Bryon York: Don’t blame campaign aides for GOP’s woes
If there was any villain at the just-completed Conservative Political Action Conference, it was the generic figure of the Republican political consultant. Overpaid, unprincipled, always on the lookout for the next client — or easy mark — the consultants, to listen to a number of CPAC speakers, have helped bring the Republican Party to its current low state.
Democratic consultant Pat Caddell got the ball rolling with his remarks at a CPAC session titled “Should We Shoot All the Consultants Now?”
“The Republican Party,” Caddell said, “is in the grips of what I call the CLEC — the consultant, lobbyist and establishment complex.” Top party and campaign officials join hands in schemes to walk away with millions of dollars — Caddell said it came close to criminal racketeering — while the GOP suffers at the polls.
“In my party we play to win,” the Democrat said. “We play for life and death. You people play for a different kind of agenda ... Your party has no problem playing the Washington Generals to the Harlem Globetrotters.”
Caddell’s critique was echoed by other speakers throughout the conference, and from the meeting’s main podium, the consultant class took hit after hit.
“Now is the time to furlough the consultants and tune out the pollsters!” said 2008 vice presidential candidate Sarah Palin. “Send the focus groups home and toss the political scripts, because if we truly know what we believe, we don’t need professionals to tell us!”
“We’ve had the establishment pick another loser for us,” conservative legend Phyllis Schlafly said, referring to Mitt Romney. “The establishment has given us a whole series of losers. Bob Dole and John McCain. Mitt Romney.”
The two non-candidates most mentioned in the consultant hall of shame were Karl Rove, the former Bush White House aide who has recently formed a group that he says will find more electable Republican candidates, and Stuart Stevens, the top adviser to the Romney campaign. Stevens, Pat Caddell said, “had as much business running a campaign as I do sprouting wings and flying out of this room.”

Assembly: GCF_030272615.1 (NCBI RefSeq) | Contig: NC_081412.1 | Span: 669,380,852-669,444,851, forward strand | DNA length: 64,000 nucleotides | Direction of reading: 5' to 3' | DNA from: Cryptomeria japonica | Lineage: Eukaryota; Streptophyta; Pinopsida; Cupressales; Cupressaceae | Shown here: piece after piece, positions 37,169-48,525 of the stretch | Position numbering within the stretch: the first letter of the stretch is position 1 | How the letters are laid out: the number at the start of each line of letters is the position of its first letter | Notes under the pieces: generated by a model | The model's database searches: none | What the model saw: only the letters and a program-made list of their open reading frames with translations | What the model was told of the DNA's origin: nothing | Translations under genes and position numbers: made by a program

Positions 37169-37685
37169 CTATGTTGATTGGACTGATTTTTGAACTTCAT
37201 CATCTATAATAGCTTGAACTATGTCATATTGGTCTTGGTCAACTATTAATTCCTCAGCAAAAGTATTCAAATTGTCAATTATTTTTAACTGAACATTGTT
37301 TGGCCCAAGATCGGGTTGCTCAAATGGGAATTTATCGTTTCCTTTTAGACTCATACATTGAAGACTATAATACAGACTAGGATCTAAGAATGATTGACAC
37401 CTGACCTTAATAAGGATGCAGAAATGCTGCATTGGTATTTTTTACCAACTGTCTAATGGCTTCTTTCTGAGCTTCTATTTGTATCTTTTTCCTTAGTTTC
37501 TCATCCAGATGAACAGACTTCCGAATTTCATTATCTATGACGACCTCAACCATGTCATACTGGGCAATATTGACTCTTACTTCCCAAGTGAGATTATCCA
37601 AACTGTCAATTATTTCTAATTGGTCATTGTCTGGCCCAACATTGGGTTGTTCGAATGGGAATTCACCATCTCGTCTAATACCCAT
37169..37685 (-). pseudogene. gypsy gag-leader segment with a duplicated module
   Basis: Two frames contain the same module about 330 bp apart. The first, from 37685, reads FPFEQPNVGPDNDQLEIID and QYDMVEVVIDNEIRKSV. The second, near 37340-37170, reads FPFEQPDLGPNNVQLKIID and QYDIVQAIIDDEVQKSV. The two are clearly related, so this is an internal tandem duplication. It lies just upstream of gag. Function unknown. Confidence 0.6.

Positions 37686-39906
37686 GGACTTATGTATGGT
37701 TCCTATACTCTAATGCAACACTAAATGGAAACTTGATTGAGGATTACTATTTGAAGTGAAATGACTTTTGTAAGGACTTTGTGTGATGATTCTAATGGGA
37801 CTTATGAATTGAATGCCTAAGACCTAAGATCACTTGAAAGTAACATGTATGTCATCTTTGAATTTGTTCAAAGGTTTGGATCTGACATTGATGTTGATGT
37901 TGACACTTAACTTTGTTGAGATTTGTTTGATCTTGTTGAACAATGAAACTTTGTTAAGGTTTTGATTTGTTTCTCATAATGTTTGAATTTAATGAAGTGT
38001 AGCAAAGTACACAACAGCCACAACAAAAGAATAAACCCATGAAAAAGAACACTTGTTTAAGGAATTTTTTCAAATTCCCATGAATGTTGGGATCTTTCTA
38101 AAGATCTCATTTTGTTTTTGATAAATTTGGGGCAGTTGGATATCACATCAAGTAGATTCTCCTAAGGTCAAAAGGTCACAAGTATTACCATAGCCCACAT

And on and on. So here is a question: Not to defend the pocket-lining practices of some consultants, but do the qualities of consultants or do the qualities of candidates themselves determine the fate of campaigns? What major failing of the Romney campaign, for example, can be laid solely, or even for the most part, at the feet of the consultants rather than the man who hired them?
And in a larger sense, did consultants create the weak 2012 GOP primary field? Did they cause Mitch Daniels not to run? Did they cause Rick Perry to implode? Were they behind Rick Santorum’s dogged march to success, and then his self-destruction over contraception, Catholicism and other cultural issues? Was any of that the work of a consultant?
Ask the same questions about 2008 and the McCain campaign. And in an even larger sense, did consultants cause the damage to the Republican — and conservative — cause that came from George W. Bush’s eight years in office?
All of those developments were the exclusive creations of men who ran, or didn’t run, for office, not the people they hired to manage their campaigns.
Republicans should look at the way they run their campaigns, and who they hire to do the work. But in the long run, winning candidates win and losers lose, regardless of who the consultant is. A good candidate has deeply felt beliefs that guide how he runs — and how he chooses and uses campaign help. At the moment, the Republican Party has far, far bigger problems than its consultant class.
Byron York is chief political correspondent for The Washington Examiner.